Favre tired of questions
Brett Favre put his foot down, and from now on will decline to answer any questions from the media regarding his retirement from football. The future Hall of Fame quarterback told reporters today that he will not answer any more questions regarding the issue simply because he still is uncertain how much longer he will continue to play football.
Favre said the steady questions about his retirement throughout the season last year were an "annoyance" but not a distraction. He said he feels great and is in good shape but is uncertain how much longer he will play football. One thing is certain, he doesn't want to talk about when he is going to hang it up.
"Just leave it alone," Favre said. "I don't know. I really don't know. I hope that it's not injury that forces me out. If I can still play the way I'm capable of playing and able to compete the way I feel I can compete, we'll just see. We'll leave it at that, and at the end of the season, I won't be fielding all those questions again."
Veteran center re-signs
Center Frank Winters and the Packers agreed to a contract. Terms of the deal were not released, but it is likely for one season.
Winters, 39, is entering his 17th season as a pro. He has been with the Green Bay Packers since 1992 when he was acquired as a Plan B free agent. Last year he played in 16 games and made 10 starts because of injuries to other linemen. He also started in Green Bay's playoff game against the Atlanta Falcons.
Recovering from pulled hamstring
Safety Marques Anderson is not expected to participate in Green Bay's post-draft minicamp because of a pulled hamstring. Packers coach and general manager Mike Sherman said today that Anderson pulled his hamstring two to three weeks ago and will be working out on his own.
Anderson was one of the top rookies in the league last year, starting in the team's last 11 games and playoff game against Atlanta. He finished with four interceptions and scored two touchdowns.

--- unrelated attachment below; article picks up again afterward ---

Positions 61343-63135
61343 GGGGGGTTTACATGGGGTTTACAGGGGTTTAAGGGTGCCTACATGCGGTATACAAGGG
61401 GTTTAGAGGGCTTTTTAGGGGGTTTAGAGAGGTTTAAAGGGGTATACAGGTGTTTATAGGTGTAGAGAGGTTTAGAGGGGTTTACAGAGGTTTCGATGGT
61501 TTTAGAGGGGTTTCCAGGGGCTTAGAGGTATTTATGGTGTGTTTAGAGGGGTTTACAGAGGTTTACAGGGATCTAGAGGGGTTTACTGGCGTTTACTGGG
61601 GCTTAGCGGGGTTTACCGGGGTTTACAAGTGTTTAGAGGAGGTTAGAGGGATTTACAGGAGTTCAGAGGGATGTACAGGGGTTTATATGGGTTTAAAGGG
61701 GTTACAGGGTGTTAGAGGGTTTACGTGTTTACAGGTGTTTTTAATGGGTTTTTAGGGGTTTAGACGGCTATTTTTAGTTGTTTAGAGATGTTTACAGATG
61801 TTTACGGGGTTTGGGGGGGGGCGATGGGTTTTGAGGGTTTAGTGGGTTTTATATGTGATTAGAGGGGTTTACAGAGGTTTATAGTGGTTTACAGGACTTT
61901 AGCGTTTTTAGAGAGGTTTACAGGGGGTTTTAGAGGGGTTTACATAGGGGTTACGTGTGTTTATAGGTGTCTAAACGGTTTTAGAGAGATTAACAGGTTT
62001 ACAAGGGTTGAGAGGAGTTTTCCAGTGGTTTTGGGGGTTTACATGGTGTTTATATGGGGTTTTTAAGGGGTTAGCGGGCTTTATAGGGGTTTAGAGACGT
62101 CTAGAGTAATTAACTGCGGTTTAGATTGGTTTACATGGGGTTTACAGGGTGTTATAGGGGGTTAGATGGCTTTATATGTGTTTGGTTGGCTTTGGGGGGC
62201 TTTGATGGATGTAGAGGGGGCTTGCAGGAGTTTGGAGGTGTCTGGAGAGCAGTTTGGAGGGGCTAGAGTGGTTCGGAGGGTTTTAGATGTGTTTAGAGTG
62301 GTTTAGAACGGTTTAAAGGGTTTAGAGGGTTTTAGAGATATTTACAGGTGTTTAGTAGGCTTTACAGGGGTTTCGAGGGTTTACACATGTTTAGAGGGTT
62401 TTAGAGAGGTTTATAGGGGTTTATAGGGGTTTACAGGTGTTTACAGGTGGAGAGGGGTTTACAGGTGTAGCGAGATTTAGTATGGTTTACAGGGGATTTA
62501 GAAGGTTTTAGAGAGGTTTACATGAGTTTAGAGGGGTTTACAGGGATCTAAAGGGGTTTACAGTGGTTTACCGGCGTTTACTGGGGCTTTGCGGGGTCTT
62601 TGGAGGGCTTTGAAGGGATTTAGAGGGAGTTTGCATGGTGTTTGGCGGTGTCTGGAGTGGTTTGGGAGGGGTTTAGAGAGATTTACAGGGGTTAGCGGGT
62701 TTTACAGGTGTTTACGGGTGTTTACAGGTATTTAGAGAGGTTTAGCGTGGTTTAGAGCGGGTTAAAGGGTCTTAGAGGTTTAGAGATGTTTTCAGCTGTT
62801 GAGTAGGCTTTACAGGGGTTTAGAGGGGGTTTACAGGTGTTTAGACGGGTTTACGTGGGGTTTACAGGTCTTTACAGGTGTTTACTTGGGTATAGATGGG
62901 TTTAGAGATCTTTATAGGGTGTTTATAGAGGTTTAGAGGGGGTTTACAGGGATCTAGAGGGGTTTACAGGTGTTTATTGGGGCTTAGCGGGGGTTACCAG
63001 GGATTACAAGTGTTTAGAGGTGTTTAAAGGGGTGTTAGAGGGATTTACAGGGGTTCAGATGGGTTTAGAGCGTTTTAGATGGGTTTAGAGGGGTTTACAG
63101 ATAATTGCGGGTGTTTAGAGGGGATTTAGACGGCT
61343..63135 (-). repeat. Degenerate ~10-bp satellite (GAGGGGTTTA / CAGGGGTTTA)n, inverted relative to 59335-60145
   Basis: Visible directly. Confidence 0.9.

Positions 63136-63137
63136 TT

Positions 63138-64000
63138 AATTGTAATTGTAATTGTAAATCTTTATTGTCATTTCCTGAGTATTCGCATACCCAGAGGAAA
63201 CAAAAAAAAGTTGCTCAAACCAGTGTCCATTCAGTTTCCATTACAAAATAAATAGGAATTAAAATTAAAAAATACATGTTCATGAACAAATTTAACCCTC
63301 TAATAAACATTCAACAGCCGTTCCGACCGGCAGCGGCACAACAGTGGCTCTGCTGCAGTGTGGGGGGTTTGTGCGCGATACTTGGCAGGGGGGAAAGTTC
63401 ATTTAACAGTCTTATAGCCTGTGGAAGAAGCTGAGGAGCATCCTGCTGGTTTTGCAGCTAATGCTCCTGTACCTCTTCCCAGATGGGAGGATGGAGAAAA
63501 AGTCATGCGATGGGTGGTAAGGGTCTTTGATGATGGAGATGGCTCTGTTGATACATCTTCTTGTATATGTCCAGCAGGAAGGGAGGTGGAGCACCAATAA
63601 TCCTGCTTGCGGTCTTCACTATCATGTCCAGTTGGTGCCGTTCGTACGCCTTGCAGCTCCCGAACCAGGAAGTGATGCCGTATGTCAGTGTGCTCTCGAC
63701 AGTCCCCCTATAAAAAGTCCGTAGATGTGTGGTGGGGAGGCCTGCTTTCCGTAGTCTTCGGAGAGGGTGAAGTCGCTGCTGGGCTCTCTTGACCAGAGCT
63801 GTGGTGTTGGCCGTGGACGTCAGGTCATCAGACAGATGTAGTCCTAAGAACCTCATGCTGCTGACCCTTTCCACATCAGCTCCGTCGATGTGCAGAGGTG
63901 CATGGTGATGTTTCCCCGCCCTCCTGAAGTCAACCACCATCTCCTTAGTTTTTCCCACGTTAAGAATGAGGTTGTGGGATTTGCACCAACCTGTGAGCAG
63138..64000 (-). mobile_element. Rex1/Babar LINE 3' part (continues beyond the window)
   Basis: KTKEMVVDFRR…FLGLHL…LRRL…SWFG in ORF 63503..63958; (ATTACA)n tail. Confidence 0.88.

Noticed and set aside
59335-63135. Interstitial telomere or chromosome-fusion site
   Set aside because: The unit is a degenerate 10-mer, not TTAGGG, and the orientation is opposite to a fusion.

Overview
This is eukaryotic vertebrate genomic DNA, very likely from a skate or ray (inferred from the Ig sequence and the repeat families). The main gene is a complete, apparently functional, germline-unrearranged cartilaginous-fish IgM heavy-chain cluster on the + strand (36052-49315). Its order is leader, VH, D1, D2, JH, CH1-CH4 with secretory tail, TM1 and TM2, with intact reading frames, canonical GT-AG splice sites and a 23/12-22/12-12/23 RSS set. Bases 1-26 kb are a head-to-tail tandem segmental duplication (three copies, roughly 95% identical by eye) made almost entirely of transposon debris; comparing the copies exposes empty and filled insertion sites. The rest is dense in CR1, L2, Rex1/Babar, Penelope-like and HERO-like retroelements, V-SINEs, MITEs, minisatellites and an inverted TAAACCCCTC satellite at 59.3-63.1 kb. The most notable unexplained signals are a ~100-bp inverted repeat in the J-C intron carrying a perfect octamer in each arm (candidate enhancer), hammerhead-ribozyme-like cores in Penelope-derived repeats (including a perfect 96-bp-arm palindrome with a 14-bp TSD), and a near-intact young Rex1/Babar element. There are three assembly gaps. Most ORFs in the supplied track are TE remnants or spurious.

Defensive tackle Rod Walker will not participate in the Packers' post-draft minicamp. Walker underwent minor shoulder surgery this off-season and has been working out with trainers to regain strength.
Walker played in 13 games last year, starting in five. He also started in Green Bay's playoff game against Atlanta. Walker is expected to be ready in time for the start of training camp in mid-July.
Pederson will get chance
Veteran quarterback Doug Pederson was re-signed by the Green Bay Packers. Coach and general manager Mike Sherman indicated at his post-draft press conference Sunday that Pederson will get an opportunity to compete for the backup job behind Brett Favre against third-year pro Craig Nall.
Pederson is entering his 11th season. He was Brett Favre's primary backup in 1998 and 2001 as well.
Unlikely to be back with the Pack
Veteran offensive tackle Earl Dotson was not invited to the team's post-draft minicamp and is not in Green Bay's plans for this season, according to a report. Dotson played in 14 games for Green Bay last year, starting 11 at right tackle, after Mark Tauscher suffered a season-ending knee injury in Week 2.
Dotson is entering his 11th NFL season and was a regular starter at right tackle from 1995-99.
"I think we'll probably go without trying to re-sign Earl," director of pro personnel Reggie McKenzie told the Milwaukee Journal Sentinel. "That's the plan. I think he wants to play but I really haven't had any contact with Earl."
Top passer in NFL Europe wins another
Quarterback Craig Nall, property of the Green Bay Packers, threw for three touchdowns in the Scottish Claymores' 34-17 win over the Berlin Thunder. The Claymores improved to 2-2 with the victory.
Nall leads all quarterbacks in NFL Europe in yardage, accuracy rating and touchdown passes.
Will debut at QB this week
Former Heisman Trophy winner Eric Crouch, the St. Louis Rams' third-round pick last year as a wide receiver, will play quarterback in his debut with the Packers in minicamp this week.
"I can't believe how he went through waivers and no one claimed him because of the athlete that he is," coach Mike Sherman said. "He's certainly someone we can work with. "He also can run around in practice and challenge our defense while he's developing in our system. One thing I wanted to get done in free agency was find a running quarterback who could give our defense a look in practice."
Moved to strongside linebacker
Third-year pro Torrance Marshall will play behind Na'il Diggs at the strongside linebacker position, Packers coach/GM Mike Sherman said. Sherman drafted Nick Barnett with the Packers' first-round pick and signed Hannibal Navies in March to improve Green Bay's linebacking corp.
Marshall played a variety of positions, including fullback, last year after failing to beat out Hardy Nickerson for the starting middle linebacker job. Marshall was playing at weakside linebacker behind Nate Wayne near the end of the season, but now has been moved to the 'Buck' linebacker position.